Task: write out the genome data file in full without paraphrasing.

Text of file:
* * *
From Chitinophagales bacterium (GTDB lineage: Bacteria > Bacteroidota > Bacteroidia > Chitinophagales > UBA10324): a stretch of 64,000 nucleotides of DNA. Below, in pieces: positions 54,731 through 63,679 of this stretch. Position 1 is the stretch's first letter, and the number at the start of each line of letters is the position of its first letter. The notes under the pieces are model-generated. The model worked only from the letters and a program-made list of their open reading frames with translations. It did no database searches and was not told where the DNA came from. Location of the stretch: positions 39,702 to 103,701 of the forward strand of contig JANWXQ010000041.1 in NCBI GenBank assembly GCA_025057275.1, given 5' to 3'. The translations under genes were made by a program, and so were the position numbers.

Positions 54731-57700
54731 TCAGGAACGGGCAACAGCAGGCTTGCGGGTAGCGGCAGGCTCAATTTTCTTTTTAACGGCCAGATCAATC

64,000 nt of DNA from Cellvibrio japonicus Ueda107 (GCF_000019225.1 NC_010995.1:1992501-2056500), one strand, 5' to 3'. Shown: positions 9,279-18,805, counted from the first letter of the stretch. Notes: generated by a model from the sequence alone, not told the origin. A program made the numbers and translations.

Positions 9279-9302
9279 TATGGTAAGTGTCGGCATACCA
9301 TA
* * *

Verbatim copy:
From Chitinophagales bacterium (GTDB lineage: Bacteria > Bacteroidota > Bacteroidia > Chitinophagales > UBA10324): a stretch of 64,000 nucleotides of DNA. Below, in pieces: positions 54,731 through 63,679 of this stretch. Position 1 is the stretch's first letter, and the number at the start of each line of letters is the position of its first letter. The notes under the pieces are model-generated. The model worked only from the letters and a program-made list of their open reading frames with translations. It did no database searches and was not told where the DNA came from. Location of the stretch: positions 39,702 to 103,701 of the forward strand of contig JANWXQ010000041.1 in NCBI GenBank assembly GCA_025057275.1, given 5' to 3'. The translations under genes were made by a program, and so were the position numbers.

Positions 54731-57700
54731 TCAGGAACGGGCAACAGCAGGCTTGCGGGTAGCGGCAGGCTCAATTTTCTTTTTAACGGCCAGATCAATC

64,000 nt of DNA from Cellvibrio japonicus Ueda107 (GCF_000019225.1 NC_010995.1:1992501-2056500), one strand, 5' to 3'. Shown: positions 9,279-18,805, counted from the first letter of the stretch. Notes: generated by a model from the sequence alone, not told the origin. A program made the numbers and translations.

Positions 9279-9302
9279 TATGGTAAGTGTCGGCATACCA
9301 TA